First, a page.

Baltic ware can be said to be strongly connected to the Slavic presence on one level and unrelated to it on another level. As a primary inspiration, late Slavic pottery was a vital condition for Baltic ware to emerge. But the wide distribution of the new tradition was carried out by Scandinavian potters, working on a household basis. In this sense Slavs had a deep impact on Scandinavian culture for at least 250 years, but Slavic pottery cannot be used as evidence for a general Slavic presence. (Less)
Please use this url to cite or link to this publication:
author
supervisor
opponent
  • Associate professor Carlsson, Anders, Dep. of archaeology and classical studies, Stockholm
organization
alternative title
Gäster i Huset. Kulturell överföring mellan slaver och skandinaver 900 till 1300
publishing date
type
Thesis
publication status
published
subject
in
Northern World
volume
33
publisher
Brill Academic Publishers
defense location
Lund
defense date
2001-05-23 10:15
external identifiers
  • scopus:84966269286
ISSN
1569-1462
ISBN
9789004161894
language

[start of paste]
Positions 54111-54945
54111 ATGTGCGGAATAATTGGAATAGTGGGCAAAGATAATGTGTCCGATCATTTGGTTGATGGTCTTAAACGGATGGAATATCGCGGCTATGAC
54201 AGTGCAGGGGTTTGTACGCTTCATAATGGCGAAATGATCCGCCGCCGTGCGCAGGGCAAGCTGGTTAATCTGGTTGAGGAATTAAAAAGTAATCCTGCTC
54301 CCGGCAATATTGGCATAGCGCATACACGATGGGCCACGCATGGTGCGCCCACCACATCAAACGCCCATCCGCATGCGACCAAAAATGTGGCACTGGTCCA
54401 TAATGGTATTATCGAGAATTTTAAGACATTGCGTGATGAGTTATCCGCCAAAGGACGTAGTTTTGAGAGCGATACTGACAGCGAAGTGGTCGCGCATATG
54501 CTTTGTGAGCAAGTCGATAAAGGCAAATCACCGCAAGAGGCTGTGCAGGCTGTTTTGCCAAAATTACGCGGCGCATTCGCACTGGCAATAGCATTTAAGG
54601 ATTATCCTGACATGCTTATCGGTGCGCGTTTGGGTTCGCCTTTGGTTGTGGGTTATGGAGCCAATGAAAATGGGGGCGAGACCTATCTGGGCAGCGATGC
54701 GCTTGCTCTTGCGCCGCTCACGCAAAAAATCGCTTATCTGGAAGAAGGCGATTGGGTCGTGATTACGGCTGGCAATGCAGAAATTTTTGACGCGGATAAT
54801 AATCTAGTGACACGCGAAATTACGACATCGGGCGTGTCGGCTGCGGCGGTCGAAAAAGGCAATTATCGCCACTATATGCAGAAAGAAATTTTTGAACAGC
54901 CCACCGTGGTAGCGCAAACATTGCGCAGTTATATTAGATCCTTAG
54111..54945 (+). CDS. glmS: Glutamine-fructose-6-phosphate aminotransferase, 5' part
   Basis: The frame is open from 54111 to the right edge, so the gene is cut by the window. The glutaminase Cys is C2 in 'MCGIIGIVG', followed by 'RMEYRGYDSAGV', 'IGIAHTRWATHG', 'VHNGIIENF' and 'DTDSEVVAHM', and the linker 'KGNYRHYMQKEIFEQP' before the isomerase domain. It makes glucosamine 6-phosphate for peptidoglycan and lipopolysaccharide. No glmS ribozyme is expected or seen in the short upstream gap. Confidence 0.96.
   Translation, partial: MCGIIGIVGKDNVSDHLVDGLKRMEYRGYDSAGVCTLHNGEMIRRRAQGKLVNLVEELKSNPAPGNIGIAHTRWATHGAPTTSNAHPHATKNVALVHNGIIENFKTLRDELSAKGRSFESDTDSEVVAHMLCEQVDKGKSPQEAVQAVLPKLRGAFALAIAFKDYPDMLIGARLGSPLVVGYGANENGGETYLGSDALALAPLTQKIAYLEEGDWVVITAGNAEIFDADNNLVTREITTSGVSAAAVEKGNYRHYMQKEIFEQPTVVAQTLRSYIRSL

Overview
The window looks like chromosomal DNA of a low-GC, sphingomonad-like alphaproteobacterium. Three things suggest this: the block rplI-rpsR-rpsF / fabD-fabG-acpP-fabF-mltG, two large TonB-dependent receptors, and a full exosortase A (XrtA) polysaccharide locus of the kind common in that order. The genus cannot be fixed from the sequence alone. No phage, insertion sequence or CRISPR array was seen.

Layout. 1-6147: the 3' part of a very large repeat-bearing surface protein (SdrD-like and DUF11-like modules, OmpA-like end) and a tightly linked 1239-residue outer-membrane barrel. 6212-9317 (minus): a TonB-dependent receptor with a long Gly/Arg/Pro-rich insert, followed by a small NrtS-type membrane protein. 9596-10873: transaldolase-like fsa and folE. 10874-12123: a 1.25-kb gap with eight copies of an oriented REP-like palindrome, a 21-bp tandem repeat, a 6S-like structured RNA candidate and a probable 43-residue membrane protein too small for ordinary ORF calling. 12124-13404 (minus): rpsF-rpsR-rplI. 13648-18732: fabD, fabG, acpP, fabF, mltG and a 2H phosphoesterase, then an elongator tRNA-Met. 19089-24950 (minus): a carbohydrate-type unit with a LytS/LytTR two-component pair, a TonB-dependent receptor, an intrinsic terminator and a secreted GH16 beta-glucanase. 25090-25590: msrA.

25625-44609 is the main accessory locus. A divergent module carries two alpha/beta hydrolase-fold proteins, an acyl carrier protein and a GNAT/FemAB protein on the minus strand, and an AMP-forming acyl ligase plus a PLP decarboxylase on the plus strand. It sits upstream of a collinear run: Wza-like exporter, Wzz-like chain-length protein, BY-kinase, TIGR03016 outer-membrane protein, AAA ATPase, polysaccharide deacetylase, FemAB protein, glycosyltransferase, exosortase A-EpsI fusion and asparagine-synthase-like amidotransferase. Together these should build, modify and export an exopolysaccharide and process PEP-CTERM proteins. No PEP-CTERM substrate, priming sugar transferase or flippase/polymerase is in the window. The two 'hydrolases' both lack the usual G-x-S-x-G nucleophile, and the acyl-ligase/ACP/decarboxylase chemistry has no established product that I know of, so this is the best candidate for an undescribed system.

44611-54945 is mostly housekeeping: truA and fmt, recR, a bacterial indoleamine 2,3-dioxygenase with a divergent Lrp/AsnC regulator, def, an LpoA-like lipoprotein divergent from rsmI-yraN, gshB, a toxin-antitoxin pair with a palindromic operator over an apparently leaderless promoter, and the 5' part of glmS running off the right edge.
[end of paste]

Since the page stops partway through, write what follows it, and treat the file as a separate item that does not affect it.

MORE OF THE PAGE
English
LU publication?
yes
id
93b9c641-426a-4c38-91bb-fa50eff2e709 (old id 805873)
date added to LUP
2008-01-28 12:10:32
date last changed
2017-01-01 07:21:13
@phdthesis{93b9c641-426a-4c38-91bb-fa50eff2e709,
  abstract     = {Scholarly texts on Slavic-Scandinavian relations have concentrated on two main areas of interest. During the Viking Age the economic and social contacts between the lake Mälaren district and Rus’ were extensive. However, at the beginning of the Middle Ages, political antagonism between the two expanding realms of the Svear and the Novgorodians is noticeable. In southern Scandinavia, the hostility between the Danes and the Wends in the 12th century has attracted more interest than the common political pattern in the previous centuries. This thesis claims that there is a need for a more comprehensive analysis of Slavic-Scandinavian contacts, to bridge the current artificial academic gap between Prehistoric and Historical Archaeology, and also to investigate the simplified approaches to Slavic identity in the past. By means of archaeological and historical sources it is possible to explore contrasts and analogies and to discern common or disparate cultural patterns and their changes in space and time. The main issue of the thesis concerns the presence of foreign individuals in Scandinavia during the period of study, more precisely Slavic visitors and their relations to their Scandinavian hosts.<br/><br>
<br/><br>